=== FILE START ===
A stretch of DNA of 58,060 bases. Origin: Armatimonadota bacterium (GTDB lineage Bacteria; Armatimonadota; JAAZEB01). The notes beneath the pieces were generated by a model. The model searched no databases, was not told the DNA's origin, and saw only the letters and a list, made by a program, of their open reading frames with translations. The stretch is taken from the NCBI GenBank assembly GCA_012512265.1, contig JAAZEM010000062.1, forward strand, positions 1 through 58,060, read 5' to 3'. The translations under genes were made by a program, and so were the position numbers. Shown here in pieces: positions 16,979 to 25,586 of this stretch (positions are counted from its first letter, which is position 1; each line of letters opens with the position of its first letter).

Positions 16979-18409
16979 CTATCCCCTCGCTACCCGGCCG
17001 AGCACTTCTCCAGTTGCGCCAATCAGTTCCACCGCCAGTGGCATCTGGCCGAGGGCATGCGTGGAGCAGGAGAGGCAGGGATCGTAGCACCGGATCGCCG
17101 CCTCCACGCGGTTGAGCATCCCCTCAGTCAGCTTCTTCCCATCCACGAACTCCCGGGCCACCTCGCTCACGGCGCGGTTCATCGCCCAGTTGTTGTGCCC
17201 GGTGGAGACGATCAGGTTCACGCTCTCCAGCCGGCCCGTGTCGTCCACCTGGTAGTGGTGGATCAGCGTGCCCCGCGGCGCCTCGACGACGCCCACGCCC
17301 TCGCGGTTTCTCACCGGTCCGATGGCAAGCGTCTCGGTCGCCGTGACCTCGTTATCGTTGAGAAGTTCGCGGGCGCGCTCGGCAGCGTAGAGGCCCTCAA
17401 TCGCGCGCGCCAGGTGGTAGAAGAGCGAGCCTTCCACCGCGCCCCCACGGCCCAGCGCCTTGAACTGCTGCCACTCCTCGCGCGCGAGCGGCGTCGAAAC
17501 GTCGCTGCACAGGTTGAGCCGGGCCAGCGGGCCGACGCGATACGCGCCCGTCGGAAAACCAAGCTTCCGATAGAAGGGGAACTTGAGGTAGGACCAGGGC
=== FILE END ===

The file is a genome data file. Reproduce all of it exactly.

A stretch of DNA of 58,060 bases. Origin: Armatimonadota bacterium (GTDB lineage Bacteria; Armatimonadota; JAAZEB01). The notes beneath the pieces were generated by a model. The model searched no databases, was not told the DNA's origin, and saw only the letters and a list, made by a program, of their open reading frames with translations. The stretch is taken from the NCBI GenBank assembly GCA_012512265.1, contig JAAZEM010000062.1, forward strand, positions 1 through 58,060, read 5' to 3'. The translations under genes were made by a program, and so were the position numbers. Shown here in pieces: positions 16,979 to 25,586 of this stretch (positions are counted from its first letter, which is position 1; each line of letters opens with the position of its first letter).

Positions 16979-18409
16979 CTATCCCCTCGCTACCCGGCCG
17001 AGCACTTCTCCAGTTGCGCCAATCAGTTCCACCGCCAGTGGCATCTGGCCGAGGGCATGCGTGGAGCAGGAGAGGCAGGGATCGTAGCACCGGATCGCCG
17101 CCTCCACGCGGTTGAGCATCCCCTCAGTCAGCTTCTTCCCATCCACGAACTCCCGGGCCACCTCGCTCACGGCGCGGTTCATCGCCCAGTTGTTGTGCCC
17201 GGTGGAGACGATCAGGTTCACGCTCTCCAGCCGGCCCGTGTCGTCCACCTGGTAGTGGTGGATCAGCGTGCCCCGCGGCGCCTCGACGACGCCCACGCCC
17301 TCGCGGTTTCTCACCGGTCCGATGGCAAGCGTCTCGGTCGCCGTGACCTCGTTATCGTTGAGAAGTTCGCGGGCGCGCTCGGCAGCGTAGAGGCCCTCAA
17401 TCGCGCGCGCCAGGTGGTAGAAGAGCGAGCCTTCCACCGCGCCCCCACGGCCCAGCGCCTTGAACTGCTGCCACTCCTCGCGCGCGAGCGGCGTCGAAAC
17501 GTCGCTGCACAGGTTGAGCCGGGCCAGCGGGCCGACGCGATACGCGCCCGTCGGAAAACCAAGCTTCCGATAGAAGGGGAACTTGAGGTAGGACCAGGGC